Traditional Managers Have ‘Nowhere to Hide.’ Can Hedge Funds Pick Up the Slack?

With fixed income falling short in protecting on the downside, TIFF Investment Management is betting on hedge funds to help diversify some investment risks.

Illustration by II

Illustration by II

Despite the bad headlines and their mixed track record, TIFF Investment Management, the $8 billion outsourced chief investment officer for endowments and foundations, will keep betting on hedge funds to soften the blow of market stress.

“There’s a feeling of ‘nowhere to hide’ if you are only a traditional equity and fixed income portfolio [manager,]” said Zhe Shen, director of diversifying strategies at TIFF. “My belief is that hedge funds are a great way to diversify the portfolio and help smooth out returns.”

Shen’s recent research gave him even more confidence in the risk-reducing benefits of hedge funds during periods of stress. Traditionally, fixed-income investments should offer downside protection when markets plunge, but they no longer serve the role due to rising interest rates. In a situation like this, hedge funds can act as a great companion to fixed income and help diversify investment risks, according to Shen.

Although some large hedge funds like Tiger Global and Pershing Square have suffered deep losses in the past few months, not all funds are like them, according to Shen. “There are over 10,000 hedge funds out there,” he said. “Today, there is a wide dispersion of strategies within the hedge fund space.” In fact, PivotalPath’s composite index, which reflects the performance of 10 broad strategies, was down only 0.8 percent in May and about 1 percent for the year. Notably, 47 percent of funds generated positive returns year-to-date, and 62 percent have either gained or lost less than 1 percent, according to the research and data analytics firm.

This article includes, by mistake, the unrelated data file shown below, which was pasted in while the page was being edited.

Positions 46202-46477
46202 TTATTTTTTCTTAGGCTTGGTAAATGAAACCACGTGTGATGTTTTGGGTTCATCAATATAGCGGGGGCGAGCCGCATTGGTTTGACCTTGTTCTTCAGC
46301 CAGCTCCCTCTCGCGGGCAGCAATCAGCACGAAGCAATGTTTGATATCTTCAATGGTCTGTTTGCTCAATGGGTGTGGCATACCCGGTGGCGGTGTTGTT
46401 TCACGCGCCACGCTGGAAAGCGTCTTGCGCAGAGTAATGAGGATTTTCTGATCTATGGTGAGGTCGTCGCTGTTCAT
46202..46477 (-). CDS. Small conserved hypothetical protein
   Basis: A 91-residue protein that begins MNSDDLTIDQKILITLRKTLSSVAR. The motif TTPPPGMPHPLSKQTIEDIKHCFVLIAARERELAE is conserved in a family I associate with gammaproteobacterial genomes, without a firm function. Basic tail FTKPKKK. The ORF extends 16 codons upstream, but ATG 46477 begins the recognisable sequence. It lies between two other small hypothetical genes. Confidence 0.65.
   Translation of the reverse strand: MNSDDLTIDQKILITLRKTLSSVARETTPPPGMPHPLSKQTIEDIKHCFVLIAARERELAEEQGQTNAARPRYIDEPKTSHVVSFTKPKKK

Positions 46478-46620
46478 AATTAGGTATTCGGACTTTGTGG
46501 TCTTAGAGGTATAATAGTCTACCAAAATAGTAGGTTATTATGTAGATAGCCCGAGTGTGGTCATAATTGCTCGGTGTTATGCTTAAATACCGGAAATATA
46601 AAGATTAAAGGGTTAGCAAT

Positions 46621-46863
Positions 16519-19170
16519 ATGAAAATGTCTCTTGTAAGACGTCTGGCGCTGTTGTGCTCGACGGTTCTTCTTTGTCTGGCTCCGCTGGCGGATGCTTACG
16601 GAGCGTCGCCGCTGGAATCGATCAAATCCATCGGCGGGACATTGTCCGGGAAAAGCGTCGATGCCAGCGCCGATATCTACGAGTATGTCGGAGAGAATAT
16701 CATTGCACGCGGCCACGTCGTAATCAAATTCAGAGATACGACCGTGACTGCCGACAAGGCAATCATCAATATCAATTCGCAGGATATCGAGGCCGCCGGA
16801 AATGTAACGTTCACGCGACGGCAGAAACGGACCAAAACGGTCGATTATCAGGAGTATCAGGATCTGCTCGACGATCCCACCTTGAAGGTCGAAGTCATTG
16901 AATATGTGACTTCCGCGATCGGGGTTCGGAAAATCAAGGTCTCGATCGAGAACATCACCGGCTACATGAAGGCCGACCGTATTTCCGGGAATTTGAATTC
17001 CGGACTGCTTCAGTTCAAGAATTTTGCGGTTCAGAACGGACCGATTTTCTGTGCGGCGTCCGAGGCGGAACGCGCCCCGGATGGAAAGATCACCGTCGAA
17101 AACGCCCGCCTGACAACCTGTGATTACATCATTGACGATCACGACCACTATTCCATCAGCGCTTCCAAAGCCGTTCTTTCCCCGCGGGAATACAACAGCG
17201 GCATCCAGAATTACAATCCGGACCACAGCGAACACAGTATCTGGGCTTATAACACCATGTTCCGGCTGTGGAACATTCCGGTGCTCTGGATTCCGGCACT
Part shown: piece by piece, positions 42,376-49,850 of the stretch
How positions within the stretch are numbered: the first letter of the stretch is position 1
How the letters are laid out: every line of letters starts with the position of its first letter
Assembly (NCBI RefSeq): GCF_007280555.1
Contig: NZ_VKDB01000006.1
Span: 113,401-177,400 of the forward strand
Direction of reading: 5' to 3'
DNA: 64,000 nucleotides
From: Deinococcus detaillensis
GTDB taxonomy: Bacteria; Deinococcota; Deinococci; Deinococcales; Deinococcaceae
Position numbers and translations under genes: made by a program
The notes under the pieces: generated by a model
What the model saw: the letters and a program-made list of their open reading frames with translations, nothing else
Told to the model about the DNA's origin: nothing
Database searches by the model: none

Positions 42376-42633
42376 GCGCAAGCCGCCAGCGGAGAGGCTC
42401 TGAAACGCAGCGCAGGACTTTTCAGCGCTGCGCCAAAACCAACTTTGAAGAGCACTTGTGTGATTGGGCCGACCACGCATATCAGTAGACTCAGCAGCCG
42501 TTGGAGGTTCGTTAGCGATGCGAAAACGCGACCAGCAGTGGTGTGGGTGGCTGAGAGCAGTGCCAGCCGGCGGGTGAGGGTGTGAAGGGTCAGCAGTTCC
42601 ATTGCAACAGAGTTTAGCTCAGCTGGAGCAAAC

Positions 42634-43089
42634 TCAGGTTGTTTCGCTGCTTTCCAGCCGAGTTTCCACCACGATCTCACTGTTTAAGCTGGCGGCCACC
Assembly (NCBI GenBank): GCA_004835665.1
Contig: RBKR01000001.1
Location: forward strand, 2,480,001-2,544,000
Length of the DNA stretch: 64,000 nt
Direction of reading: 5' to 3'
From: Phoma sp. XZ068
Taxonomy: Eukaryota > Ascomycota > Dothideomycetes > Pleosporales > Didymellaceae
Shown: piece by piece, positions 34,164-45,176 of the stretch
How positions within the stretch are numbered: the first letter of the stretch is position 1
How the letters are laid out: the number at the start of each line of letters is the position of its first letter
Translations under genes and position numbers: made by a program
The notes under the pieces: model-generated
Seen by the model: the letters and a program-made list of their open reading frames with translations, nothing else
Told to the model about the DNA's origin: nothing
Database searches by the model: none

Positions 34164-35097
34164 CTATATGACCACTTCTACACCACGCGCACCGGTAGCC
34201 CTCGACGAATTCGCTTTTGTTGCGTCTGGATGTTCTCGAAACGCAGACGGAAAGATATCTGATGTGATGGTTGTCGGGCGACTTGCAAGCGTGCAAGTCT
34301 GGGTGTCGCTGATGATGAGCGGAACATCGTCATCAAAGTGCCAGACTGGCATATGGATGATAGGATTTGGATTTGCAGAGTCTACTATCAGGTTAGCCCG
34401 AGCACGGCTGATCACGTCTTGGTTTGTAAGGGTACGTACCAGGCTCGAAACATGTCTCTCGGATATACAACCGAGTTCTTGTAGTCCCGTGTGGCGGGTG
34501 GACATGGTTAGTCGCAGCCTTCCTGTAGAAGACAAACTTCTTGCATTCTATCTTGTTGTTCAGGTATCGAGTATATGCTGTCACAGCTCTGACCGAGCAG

Shen added that he particularly believes in the power of hedge funds with specialized strategies or that invest in niche areas. TIFF has invested with a hedge fund focused on California carbon credits and is interested in partnering with firms with expertise in the technology industry in the Nordic region, which, according to Shen, “is overshadowed by the U.S. market.”

“Not all our [hedge fund] managers are investing in high-tech [companies], but all of them are investing in things that are way under the radar,” Shen said. He added that these companies might include those in the industrial or consumer product sectors.

The more specialized hedge funds are usually the smaller ones. According to Shen, funds with smaller assets under management can exit positions more quickly during massive sell-offs.

Shen added that his team usually targets about 15 to 20 hedge fund managers, each of which is expected to make a meaningful impact on TIFF’s portfolio. Within this range, “we feel like there’s a good diversification of managers but it’s not overwhelming,” he said.

In terms of allocators’ views on hedge funds, Shen said the high fees and a lack of transparency into hedge funds and the industry are still the top concerns. Sometimes allocators and hedge fund managers aren’t exactly aligned when it comes to investment priorities. “It’s been an educational process,” Shen said. “Hedge funds are a different investment vehicle. You have to be doing something that other people aren’t doing.”

Allocators don’t have to invest big chunks of their portfolios into hedge funds to get the benefits. “It can be a relatively small part, as long as it helps you balance a portfolio on an annual and long-term basis.”